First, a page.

Plenty of folks around Yelm remember of this patch of land near the Deschutes River.
Few have longer memories than 94-year-old Earl Herness.
“I got pictures here of camping here in 1924," he said. "And then when we were kids we used to come through here and hike the upper Deschutes.”
Herness was one of a few dozen Thurston County residents present for the opening of what is now called Deschutes Falls Park.
For many, the day unleashed a flood of childhood memories.
The land was run as a privately-owned park as far back as the 1920s, county officials said. For many years, visitors could pay a dollar per car to picnic on the riverbanks or take a dip in the Deschutes, within view of tumbling waterfalls.
But a generation has passed since residents could legally explore the site. Thurston County officials bought the 155 acres in 1992, but kept the land gated off in part because of safety and liability concerns.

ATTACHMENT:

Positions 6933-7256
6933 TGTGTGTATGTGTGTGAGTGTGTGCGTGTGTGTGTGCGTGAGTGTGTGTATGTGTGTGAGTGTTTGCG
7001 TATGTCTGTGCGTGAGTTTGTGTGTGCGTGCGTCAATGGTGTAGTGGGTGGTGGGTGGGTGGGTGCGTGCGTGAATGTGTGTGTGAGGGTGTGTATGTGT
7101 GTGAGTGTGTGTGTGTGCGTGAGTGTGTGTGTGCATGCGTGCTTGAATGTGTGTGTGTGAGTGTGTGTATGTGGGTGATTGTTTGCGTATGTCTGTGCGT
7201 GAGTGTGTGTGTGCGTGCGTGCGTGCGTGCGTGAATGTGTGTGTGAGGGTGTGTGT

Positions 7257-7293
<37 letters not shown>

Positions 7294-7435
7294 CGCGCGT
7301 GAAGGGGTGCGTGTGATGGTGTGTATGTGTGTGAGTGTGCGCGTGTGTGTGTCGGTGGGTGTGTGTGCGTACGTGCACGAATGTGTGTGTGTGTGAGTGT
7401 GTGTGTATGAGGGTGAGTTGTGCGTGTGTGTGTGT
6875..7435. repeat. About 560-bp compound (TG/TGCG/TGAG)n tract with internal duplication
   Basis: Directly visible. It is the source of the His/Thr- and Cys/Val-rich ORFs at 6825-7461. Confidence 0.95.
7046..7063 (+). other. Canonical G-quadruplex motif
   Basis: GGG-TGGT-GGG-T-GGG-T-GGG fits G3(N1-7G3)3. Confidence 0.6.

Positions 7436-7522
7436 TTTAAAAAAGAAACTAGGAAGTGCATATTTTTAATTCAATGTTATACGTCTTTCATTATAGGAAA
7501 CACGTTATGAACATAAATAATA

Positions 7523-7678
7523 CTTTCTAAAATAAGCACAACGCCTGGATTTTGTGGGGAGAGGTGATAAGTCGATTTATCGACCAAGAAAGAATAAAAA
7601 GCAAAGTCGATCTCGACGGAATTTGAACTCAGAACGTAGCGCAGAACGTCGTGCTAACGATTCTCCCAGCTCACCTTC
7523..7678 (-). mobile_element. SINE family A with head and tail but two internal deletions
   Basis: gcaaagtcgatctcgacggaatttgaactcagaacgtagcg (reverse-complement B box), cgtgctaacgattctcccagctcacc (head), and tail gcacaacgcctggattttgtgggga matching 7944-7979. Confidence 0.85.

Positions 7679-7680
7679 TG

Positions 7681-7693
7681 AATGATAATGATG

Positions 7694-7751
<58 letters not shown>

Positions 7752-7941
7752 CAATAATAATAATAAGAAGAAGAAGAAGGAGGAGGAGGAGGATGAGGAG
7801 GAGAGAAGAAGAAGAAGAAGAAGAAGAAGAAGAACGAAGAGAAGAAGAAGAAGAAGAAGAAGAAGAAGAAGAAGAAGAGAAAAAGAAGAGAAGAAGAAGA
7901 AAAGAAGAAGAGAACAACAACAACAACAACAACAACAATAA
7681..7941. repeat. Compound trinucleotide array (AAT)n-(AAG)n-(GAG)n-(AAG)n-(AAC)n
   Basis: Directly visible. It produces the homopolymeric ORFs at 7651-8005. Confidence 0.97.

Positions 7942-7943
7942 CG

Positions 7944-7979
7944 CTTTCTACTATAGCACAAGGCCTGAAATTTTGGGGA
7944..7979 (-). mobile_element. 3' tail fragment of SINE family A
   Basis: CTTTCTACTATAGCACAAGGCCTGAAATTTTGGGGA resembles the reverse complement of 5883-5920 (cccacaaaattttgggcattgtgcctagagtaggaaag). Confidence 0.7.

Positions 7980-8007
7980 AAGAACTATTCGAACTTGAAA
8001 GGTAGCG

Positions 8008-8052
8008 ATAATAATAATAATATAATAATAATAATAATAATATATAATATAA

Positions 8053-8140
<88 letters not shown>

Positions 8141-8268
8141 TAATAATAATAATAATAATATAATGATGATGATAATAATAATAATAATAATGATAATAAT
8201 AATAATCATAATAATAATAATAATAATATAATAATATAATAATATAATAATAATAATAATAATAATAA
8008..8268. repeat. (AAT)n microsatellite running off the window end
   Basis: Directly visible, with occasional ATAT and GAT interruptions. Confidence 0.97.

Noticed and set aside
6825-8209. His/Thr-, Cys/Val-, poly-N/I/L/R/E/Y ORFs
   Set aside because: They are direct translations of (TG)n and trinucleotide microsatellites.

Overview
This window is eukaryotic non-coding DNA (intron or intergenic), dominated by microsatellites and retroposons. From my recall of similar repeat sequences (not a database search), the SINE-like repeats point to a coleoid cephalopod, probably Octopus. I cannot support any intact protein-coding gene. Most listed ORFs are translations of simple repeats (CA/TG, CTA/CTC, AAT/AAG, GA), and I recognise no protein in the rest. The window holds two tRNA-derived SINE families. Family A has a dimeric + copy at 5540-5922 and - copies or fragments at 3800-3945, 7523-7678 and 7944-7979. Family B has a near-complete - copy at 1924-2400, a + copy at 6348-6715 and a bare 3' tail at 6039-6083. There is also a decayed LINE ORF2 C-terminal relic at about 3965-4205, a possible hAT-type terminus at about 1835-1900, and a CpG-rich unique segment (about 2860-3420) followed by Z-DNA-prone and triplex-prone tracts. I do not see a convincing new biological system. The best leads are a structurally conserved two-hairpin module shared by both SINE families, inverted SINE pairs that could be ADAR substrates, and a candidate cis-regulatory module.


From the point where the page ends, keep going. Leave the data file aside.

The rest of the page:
It takes just a few minutes to follow a path down to the rocky edge of 90-foot-deep gorge. Today, the county has safety measures in place: A new chain link fence and signs warn people away from the edge.
"We really feel like this is a reopening," said Thurston County Parks Manager Kerry Hibdon. "We're reintroducing this site to the public."
Many of the people who came to opening day found themselves reliving the past. Among them was Ted Mezen, who stepped into this stretch of the Deschutes for the first time in more than 30 years.
"I've been waiting ever since this park closed to get back in again," he said, before wading and then diving into the ice-cold water.
Herness has waited for this day, too. The 94-year-old rode a golf cart for most of the trail, but walked the steep final descent to the gorge, digging his cane into the ground.
"All us old-timers think, 'They finally did it,'" he said. "We always wanted a park out of it, you know. God, something like this, people should be able to see it."